Finding a school for twin boy and twin girl was stressful. Not only did it involve a lot of Ofsted reading for myself and he who helped create them but we also had to try, quite unsuccessfully, to understand SATs.
It also had to have a large area for twin boy to run around like a mad man in to try and burn off some energy and hens for Twin girl to look at during playtime (her request not mine). I wanted a school that had good academics but also focused on play, I didn’t want homework and I did want after school activity. I wanted the moon on a stick and on top of all that as a working mum I needed a school with a breakfast club…..
I found one! Even with hens.
But breakfast clubs are at risk, nearly 50% of school teachers admit that budget constraints could lead to their breakfast club being cut. Should this happen at our school I will be up a creek without a paddle. We don’t use our breakfast club daily but I need it when early morning meetings mean the kids have to go to school earlier and knowing that they receive breakfast as well as childcare is an enormous relief and timesaver. Without the breakfast club, myself and many other parents would be forced to look for alternate childcare before school and to my knowledge not too many childminders are happy to have children on an as and when needs basis. Financially it would be absurd for us to pay for a yearlong childminding place for two children when we currently use the club on an ad hoc basis.
Plus twin boy and twin girl would be heartbroken as quite frankly they prefer the relaxed breakfast at their breakfast club rather than the burnt toast often thrust at them by mummy as she speeds out of the door en route to work.
But breakfast clubs aren’t just important to working mums like me. Shadow chancellor, Ed Balls has described the clubs as one of the most crucial tools in the fight against child poverty, while Education Secretary Michael Gove has stated that corporate organisations may need to ‘put their hands in their pockets’ to bridge the funding gap.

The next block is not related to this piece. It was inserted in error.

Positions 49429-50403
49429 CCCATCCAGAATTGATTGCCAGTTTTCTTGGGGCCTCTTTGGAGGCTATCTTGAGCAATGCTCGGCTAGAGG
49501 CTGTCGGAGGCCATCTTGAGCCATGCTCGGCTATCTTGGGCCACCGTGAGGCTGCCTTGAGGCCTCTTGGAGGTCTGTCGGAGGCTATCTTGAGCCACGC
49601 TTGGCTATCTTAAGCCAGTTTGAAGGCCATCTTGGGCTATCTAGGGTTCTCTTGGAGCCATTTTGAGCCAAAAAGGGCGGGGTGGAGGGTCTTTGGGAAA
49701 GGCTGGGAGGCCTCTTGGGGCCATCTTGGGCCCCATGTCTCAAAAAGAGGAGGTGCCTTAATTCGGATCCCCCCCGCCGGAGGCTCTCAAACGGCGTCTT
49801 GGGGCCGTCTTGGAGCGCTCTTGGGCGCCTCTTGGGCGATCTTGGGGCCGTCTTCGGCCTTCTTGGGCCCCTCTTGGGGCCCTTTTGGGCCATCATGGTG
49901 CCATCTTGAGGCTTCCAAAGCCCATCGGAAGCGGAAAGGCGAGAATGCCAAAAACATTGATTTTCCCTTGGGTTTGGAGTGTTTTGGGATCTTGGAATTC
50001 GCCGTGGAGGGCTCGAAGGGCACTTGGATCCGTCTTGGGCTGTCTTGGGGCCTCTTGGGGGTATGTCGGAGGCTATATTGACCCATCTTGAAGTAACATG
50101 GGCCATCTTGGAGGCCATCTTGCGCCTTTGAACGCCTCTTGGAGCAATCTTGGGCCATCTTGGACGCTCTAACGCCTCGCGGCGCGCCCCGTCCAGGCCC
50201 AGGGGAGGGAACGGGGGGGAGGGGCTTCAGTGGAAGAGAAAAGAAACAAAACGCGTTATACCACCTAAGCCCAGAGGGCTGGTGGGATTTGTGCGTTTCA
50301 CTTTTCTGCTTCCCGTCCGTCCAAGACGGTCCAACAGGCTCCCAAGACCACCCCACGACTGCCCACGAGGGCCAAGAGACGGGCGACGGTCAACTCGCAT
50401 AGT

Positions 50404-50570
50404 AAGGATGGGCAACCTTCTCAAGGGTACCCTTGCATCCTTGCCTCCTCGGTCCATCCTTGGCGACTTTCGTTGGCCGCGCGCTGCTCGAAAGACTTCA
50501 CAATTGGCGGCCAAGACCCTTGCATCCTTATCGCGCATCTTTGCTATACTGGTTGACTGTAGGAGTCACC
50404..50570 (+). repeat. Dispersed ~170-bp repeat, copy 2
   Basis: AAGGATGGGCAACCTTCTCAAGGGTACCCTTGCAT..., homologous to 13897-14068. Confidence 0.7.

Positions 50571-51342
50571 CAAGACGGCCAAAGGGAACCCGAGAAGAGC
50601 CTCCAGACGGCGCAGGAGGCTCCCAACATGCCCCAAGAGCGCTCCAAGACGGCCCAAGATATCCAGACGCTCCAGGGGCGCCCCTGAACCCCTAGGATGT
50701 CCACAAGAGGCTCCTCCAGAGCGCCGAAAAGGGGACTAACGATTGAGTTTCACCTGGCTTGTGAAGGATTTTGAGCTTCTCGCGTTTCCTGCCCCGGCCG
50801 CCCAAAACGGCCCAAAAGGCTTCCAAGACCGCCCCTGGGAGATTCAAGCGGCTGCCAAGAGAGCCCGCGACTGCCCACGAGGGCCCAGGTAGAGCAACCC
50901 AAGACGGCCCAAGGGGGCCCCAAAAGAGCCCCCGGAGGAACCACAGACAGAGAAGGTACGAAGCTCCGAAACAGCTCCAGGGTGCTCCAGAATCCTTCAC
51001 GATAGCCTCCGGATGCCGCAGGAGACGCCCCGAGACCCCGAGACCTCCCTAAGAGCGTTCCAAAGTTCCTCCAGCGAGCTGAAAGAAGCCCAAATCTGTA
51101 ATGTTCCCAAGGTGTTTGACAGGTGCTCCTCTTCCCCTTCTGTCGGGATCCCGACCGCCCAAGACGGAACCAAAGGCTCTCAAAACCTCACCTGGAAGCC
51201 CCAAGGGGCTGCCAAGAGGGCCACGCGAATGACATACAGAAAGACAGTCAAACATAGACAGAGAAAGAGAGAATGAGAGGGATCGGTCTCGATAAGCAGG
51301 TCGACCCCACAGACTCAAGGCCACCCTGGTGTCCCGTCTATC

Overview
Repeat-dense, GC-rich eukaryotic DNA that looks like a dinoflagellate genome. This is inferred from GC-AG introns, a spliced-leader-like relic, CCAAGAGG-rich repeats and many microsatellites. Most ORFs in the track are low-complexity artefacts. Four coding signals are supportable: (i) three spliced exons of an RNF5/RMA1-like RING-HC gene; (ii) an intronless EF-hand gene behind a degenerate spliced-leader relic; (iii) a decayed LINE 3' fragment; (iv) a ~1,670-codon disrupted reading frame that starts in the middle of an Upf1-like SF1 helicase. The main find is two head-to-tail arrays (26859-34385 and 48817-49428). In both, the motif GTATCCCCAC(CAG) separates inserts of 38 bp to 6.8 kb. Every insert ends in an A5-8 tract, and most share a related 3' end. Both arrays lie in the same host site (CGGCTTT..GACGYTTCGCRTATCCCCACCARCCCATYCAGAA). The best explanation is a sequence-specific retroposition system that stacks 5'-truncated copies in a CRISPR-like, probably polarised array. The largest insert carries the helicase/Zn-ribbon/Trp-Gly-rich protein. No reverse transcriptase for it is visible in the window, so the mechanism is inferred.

In direct response to this Kelloggs ‘Help Give a Child a Breakfast’ campaign is being launched in October. Kellogg’s Cornflakes is making a 3p donation for every pack sold to the Kellogg’s Breakfast Club Trust with the target of raising a minimum of £300,000 – which equates to one million breakfasts for children by the end of 2012. – That’s a lot of full tummies all set up for the school day ahead.
The campaign aims to help bridge the funding gap and Kellogg’s are calling on the support of mums everywhere to spread the word and as a user of breakfast club and friend to many mums who also need them to support their work/family life I am 100% behind them.
So what you can do…..
- Buy a box of Kellogg’s Cornflakes and take it along to your child’s breakfast club – encourage the school to apply for a Give a Child a Breakfast grant of £400 & £50 Kellogg’s vouchers.
- If your child’s school hasn’t got a breakfast club, they can register to set one up by visiting www.giveachildabreakfast.co.uk – Kellogg’s will help them with training and a start up grant
I’ll hand over my final words to the real users of our breakfast club and hopefully they can convince you this campaign is worth following…..
I give you the words of wisdom from Twin Boy and Twin Girl talking about why you should all go buy some fornflakes….
I really dont know where they get their acting skills from….
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